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Messages - rs

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Canon General / Re: People that don't shoot in manual...
« on: July 30, 2013, 11:18:15 AM »
For most of my commercial work, speed is of the essence. As a result I typically need to know the exposure is sorted out for me - composition and timing is far more important than having the satisfaction of knowing I tweaked every last little setting on the camera to technically pull it off.

When I need to control DoF (events such as weddings), I shoot Av, and tweak the ISO to suit to keep the shutter speed the right ball park as is needed. When I need to control shutter speed (such as sports), Tv. Same thing, keep an eye on aperture and tweak the ISO when needed. I also freely use exposure compensation to suit. Only when shooting with a flash do I use M.

To improve my speed and control, from time to time I would really like even more automation - the ability to use M, select the aperture and shutter speed for the task in hand, and have auto ISO with exposure compensation at the same time. That way when shooting action shots (or anything really), I can finely control DoF and motion blur, and know the exposure will be worked out for me, with my desired compensation dialled in. To make that work fast it would require three control dials, so the current Canon bodies couldn't handle it even with a firmware update...

If you want to use the same applications as you do on a PC, your only option is one that runs Windows — like the Microsoft Surface Pro. iPads, Android tablets like the Nexus 7 etc etc won't run Windows software.

Graphics, performance and RAM won't be of a concern on any modern Windows tablet unless you want to do full-blown Lightroom editing on them.
If you want to run native Windows 8 apps on a tablet, make sure you don't get a Windows RT tablet. Also Canon don't make a WiFi remote application for any version of Windows - you'll need iOS or Android for that.

Lenses / Re: Buy 50mm f1.2L now or wait for the II?
« on: July 28, 2013, 03:05:35 PM »
OOT a bit, as I will be mostly doing portraiture thingy (outdoor), other than the 50 f1.2, which one should I choose between the 135f2 and 85 f1.2?
Focal length for portrait very much depends on how tight you want to crop - head and shoulders, upper body, or whole body. So your best bet is to experiment and find out what you're most happy with.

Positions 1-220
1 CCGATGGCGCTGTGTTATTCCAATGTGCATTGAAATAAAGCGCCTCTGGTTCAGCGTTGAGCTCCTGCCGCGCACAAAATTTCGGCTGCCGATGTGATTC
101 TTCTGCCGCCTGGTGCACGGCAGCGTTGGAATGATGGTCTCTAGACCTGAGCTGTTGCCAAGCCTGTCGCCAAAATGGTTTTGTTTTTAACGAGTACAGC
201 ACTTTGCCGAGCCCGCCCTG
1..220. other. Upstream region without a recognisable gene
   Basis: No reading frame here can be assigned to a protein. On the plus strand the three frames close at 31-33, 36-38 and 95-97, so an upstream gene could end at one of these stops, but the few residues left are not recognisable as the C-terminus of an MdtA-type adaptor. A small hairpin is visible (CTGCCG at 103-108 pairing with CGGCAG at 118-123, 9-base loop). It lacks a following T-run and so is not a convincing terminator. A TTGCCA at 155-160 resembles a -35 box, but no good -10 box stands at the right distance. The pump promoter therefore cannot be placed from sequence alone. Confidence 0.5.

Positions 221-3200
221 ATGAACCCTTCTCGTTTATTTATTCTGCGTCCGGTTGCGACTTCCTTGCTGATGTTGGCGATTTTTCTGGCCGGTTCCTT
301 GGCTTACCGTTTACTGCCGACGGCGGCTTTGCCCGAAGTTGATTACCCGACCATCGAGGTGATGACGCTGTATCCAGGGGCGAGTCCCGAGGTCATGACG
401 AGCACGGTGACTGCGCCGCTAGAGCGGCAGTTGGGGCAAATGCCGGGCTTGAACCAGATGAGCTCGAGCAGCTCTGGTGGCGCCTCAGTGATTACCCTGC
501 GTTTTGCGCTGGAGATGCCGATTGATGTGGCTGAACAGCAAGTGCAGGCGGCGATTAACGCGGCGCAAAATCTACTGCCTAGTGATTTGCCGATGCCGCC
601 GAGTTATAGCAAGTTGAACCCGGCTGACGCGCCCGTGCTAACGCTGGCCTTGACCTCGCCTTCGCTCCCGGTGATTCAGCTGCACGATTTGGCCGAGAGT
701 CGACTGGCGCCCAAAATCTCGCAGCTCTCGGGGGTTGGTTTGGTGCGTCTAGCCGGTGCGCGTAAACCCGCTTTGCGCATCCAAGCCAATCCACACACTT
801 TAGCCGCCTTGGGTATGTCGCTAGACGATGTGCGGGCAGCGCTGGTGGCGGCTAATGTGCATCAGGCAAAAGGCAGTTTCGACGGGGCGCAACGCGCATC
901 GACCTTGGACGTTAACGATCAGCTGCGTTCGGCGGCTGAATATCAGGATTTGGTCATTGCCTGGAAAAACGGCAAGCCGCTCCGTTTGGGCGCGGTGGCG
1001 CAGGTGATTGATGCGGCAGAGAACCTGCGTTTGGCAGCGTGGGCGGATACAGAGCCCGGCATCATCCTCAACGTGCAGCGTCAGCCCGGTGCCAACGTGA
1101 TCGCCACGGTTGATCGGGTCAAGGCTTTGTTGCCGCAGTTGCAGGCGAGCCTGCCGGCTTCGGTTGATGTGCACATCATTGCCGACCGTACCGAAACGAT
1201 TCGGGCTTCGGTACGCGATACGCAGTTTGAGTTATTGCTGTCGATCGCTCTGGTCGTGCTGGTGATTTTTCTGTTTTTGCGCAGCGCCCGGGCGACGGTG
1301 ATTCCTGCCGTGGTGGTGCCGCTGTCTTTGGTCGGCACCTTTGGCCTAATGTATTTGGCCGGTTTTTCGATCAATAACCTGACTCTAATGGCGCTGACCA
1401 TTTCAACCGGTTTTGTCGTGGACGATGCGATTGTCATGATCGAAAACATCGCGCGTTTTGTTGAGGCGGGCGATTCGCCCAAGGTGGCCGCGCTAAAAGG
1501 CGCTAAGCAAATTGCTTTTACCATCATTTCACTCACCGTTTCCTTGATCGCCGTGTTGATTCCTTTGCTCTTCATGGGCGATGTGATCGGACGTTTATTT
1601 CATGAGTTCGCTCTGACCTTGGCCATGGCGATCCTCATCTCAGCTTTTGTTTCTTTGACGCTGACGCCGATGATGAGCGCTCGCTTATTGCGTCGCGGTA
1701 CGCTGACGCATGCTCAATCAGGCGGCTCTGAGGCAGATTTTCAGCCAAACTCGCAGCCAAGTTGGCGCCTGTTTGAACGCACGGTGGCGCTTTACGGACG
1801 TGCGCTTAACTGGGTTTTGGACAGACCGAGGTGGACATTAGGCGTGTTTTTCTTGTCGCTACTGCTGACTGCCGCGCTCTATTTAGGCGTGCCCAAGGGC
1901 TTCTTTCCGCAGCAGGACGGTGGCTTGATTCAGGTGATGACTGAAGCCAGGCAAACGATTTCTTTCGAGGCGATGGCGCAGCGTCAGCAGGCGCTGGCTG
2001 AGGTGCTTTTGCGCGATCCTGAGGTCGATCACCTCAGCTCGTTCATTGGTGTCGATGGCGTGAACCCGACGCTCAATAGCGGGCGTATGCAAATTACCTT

Your crop camera, 50 and 85 will give you a good idea of what an 85L and 135L's focal lengths are like on FF. (your 50 acts like an 80, and your 85 acts like a 136) - so try them out, and then bear in mind how long you'll be using the lens on your crop camera before buying a 5D3.

The 85 is a middle ground between the 50 and 135, so its probably best not to get all three - you'll probably not end up carrying all three around, and even if you did, you'll no doubt not use all three in one session.

If you want to go with a 24 and 50, the 135 could be best. If you're happy with just two primes, 35 and 85 could be the way to go.

EOS Bodies / Re: 'Revolutionary' Dual Pixel AF Explained
« on: July 26, 2013, 05:24:02 PM »
I'm concerned about the 100mm f/2.8 Macro (non-IS), which I own. This is a currently sold lens, and the document said that dual pixel would support all current lenses, but the macro is on the list of lenses that are not fully supported. This seems like a contradiction. This is the only high quality current lens that I noticed on the list that is not fully supported.
If the lens on that list has USM, it says USM. The 100/2.8 Macro is listed as EF100mm f/2.8 Macro, with no USM mentioned. So it looks like its this 100mm macro which is not fully compatible:

The current non-L 100mm macro should be fine:

Quote from: Canon
All of Canon’s current range of EF and EF-S lenses are compatible with the Dual Pixel CMOS AF system.

It's expensive because of the combination of carbon fibre constuction and exceptionally high profit margins.

EOS Bodies - For Stills / Re: Dpreview tested the 100D
« on: July 26, 2013, 05:57:19 AM »
I believe all the image quality advancements made from one version of DIGIC to the next only affect jpegs - raw should still be simply what comes off the sensor, unaltered. And while the sensor in the 100D has on-chip PDAF, it is largely the same 18MP sensor as found in the 60D/7D.

EOS Bodies / Re: An Update on the 75+mp Camera in the Wild
« on: July 25, 2013, 04:23:38 PM »
I'd have thought a full frame camera with a 'very high frame rate' would be a 1D X replacement. It's a bit early for that, and 75+MP at 12fps or so is a bigger jump in throughput than you'd expect from one generation to the next.

Unless very high frame rate means more than 3 FPS? 4 possibly?

Even it's foveon, the raw file will still contain every single one of those pixels, so were talking about the same amount of data as a 75+MP bayer sensor.

EOS Bodies / Re: Canon 7D Mark II - How much will it cost?
« on: July 25, 2013, 02:26:42 PM »
describe the 7dmk2 please, so we know what we are talking about and price
Faster, stronger, and enough DR to make you hang out in Nikon forums mentioning DR every time someone posts about anything.

Or to put it another way, no-one knows. Its all speculation at this point. But I'm hoping for the DR bit, if for no reason other than a bit less shadow noise in this forum.

EOS Bodies / Re: EOS 70D a New Benchmark in ISO Performance?
« on: July 25, 2013, 06:19:54 AM »